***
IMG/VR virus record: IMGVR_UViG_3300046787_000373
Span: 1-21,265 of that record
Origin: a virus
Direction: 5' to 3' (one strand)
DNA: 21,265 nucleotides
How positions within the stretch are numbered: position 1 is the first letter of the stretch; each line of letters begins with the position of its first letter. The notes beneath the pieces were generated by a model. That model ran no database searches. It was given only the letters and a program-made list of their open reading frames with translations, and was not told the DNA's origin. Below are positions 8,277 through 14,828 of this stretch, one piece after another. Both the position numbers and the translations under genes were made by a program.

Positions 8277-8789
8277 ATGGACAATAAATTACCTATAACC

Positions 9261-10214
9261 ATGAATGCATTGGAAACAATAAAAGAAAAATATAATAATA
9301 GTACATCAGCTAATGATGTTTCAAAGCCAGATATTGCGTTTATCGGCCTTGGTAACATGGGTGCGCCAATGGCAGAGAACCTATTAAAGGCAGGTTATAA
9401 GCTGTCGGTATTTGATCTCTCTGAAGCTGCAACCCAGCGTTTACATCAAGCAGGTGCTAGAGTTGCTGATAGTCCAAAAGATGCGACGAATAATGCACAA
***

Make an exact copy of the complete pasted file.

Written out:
IMG/VR virus record: IMGVR_UViG_3300046787_000373
Span: 1-21,265 of that record
Origin: a virus
Direction: 5' to 3' (one strand)
DNA: 21,265 nucleotides
How positions within the stretch are numbered: position 1 is the first letter of the stretch; each line of letters begins with the position of its first letter. The notes beneath the pieces were generated by a model. That model ran no database searches. It was given only the letters and a program-made list of their open reading frames with translations, and was not told the DNA's origin. Below are positions 8,277 through 14,828 of this stretch, one piece after another. Both the position numbers and the translations under genes were made by a program.

Positions 8277-8789
8277 ATGGACAATAAATTACCTATAACC

Positions 9261-10214
9261 ATGAATGCATTGGAAACAATAAAAGAAAAATATAATAATA
9301 GTACATCAGCTAATGATGTTTCAAAGCCAGATATTGCGTTTATCGGCCTTGGTAACATGGGTGCGCCAATGGCAGAGAACCTATTAAAGGCAGGTTATAA
9401 GCTGTCGGTATTTGATCTCTCTGAAGCTGCAACCCAGCGTTTACATCAAGCAGGTGCTAGAGTTGCTGATAGTCCAAAAGATGCGACGAATAATGCACAA